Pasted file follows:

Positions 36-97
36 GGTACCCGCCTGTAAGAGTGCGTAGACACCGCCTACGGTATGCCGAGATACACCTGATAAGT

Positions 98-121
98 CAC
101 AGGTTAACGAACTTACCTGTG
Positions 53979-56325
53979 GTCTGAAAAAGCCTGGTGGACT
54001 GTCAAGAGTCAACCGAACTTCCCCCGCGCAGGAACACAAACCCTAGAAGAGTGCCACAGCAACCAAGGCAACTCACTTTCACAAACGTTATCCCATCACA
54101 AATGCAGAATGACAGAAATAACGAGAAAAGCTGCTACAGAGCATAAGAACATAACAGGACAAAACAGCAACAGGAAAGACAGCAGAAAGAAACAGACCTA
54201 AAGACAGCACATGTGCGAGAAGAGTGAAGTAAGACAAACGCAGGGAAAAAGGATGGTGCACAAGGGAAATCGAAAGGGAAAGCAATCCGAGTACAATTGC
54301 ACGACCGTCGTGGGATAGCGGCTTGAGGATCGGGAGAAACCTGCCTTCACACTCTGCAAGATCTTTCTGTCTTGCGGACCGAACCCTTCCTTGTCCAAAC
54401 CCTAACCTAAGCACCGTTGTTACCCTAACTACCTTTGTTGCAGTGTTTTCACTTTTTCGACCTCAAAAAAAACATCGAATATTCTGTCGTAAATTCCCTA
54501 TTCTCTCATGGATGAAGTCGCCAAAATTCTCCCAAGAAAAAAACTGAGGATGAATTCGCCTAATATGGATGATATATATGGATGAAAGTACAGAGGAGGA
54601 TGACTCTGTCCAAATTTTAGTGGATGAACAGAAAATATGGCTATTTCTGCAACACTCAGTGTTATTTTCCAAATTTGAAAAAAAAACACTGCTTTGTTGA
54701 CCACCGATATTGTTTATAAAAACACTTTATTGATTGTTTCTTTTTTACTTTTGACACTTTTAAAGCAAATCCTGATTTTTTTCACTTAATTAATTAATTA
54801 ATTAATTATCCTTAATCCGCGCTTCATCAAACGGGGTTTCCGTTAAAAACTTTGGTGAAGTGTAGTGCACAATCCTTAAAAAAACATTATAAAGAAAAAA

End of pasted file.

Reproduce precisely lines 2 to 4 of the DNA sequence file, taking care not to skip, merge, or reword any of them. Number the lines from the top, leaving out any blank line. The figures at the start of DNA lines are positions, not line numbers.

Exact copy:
36 GGTACCCGCCTGTAAGAGTGCGTAGACACCGCCTACGGTATGCCGAGATACACCTGATAAGT

Positions 98-121
98 CAC